feedback and motivation
I listened to a portion of a podcast with a neurobiology researcher who was talking about the chemistry of motivation.Motivation is coupled to rewards. Attention and feedback from people you respect is a kind of reward. When you give feedback to a person you have a relationship with, you want to increase or sustain their motivation. Imagine 3 types of rewards.
Reward. You did great. Congratulations. I loved that.
Punishment. You screwed up. Take something away. Take some anticipation of reward away.
The one you hang out in front of somebody at a distance; a carrot on a stick. It is not reward for an accomplishment. It's a reward in anticipation of if they accomplish something.
“Z, I love how you did that half. The next time you xx if you also did yy…”. That's not a punishment. You're not saying it sucked because it didn't include yy. You're not saying it wasn't great. You're saying, “if next time you were to do yy I think it would be even better.”; so you're hanging a potential reward out in front.
Elements of uncertainty raise our attention. In terms of building habits and setting goals, visualizing failure is a better motivator than visualizing success if you want to get people to start. Getting people to continue on the path and exceed previous performance requires rewards at milestones.
When you hit a milestone you want to celebrate, internal more so than external. The participant(s) should recognize and enjoy it.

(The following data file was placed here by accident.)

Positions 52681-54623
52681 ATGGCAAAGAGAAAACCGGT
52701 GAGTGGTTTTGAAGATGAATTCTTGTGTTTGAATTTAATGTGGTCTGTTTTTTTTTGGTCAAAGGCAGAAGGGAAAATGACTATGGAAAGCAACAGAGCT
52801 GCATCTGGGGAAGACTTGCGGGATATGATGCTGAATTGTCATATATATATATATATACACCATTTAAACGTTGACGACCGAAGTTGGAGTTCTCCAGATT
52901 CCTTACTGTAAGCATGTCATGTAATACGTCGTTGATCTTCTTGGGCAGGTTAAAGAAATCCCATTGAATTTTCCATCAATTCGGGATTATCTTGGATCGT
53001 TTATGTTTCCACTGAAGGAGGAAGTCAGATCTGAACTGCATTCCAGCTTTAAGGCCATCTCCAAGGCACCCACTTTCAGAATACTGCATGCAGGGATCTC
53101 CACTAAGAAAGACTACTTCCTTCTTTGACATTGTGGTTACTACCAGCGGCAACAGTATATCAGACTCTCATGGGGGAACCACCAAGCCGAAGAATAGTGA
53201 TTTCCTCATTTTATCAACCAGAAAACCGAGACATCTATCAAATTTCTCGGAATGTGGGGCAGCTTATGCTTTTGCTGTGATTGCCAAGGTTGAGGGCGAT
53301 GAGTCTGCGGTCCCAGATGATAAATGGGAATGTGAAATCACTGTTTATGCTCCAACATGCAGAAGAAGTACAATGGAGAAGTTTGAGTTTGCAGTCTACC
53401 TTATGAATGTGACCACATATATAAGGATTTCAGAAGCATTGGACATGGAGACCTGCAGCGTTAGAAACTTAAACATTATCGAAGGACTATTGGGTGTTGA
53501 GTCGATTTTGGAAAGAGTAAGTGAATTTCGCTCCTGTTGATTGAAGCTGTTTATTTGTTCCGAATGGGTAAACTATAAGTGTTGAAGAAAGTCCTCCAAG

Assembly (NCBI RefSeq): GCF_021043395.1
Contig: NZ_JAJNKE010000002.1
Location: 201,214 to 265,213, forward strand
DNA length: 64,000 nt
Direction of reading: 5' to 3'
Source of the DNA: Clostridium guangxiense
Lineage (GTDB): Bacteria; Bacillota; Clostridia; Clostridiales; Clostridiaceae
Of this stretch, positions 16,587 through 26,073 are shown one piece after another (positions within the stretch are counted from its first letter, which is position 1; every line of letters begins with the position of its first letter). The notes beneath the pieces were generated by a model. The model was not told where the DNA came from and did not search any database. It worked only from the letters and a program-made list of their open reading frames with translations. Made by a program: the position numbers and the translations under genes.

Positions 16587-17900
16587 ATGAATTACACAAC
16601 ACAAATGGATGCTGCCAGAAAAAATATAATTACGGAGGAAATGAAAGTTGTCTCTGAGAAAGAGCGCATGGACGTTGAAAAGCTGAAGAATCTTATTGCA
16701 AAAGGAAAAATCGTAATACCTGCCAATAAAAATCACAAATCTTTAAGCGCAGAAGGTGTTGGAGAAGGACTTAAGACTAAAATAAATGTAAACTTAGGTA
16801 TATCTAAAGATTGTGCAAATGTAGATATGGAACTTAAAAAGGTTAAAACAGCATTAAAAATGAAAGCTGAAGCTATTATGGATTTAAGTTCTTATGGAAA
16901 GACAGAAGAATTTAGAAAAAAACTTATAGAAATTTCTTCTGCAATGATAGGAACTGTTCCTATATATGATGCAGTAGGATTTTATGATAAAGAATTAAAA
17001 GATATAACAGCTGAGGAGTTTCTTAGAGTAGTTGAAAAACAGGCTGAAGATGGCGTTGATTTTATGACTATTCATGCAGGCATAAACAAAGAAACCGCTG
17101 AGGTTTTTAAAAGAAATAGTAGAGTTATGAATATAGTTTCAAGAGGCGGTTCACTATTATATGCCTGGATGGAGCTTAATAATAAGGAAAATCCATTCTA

Every once in a while you want to not get a reward. This is called intermittent reinforcement. A study published in 2019 suggests rewarding about 85% of the time.Occasionally reducing the impact of rewards or not celebrating keeps the dopamine system in check and avoids the big crash that follows reward response. It keeps you on the path of higher goals.
You want to be judicious and careful about punishment. It’s easy to reduce motivation by punishing when it isn’t called for. But when it’s needed it is part of being a good friend, colleague, or leader to call out when something isn’t right.
Dr. Andrew Huberman is a Professor of Neurobiology and Ophthalmology at Stanford University. How to Increase Motivation and Drive is a podcast episode that runs 1 hour and 25 minutes. A third-party website also provides this summary and outline (try an incognito tab if you get paywalled).
https://www.nature.com/articles/s41467-019-12552-4 is a study on optimal training accuracy in artificial neural networks. The authors also suggest parallels to human neural networks.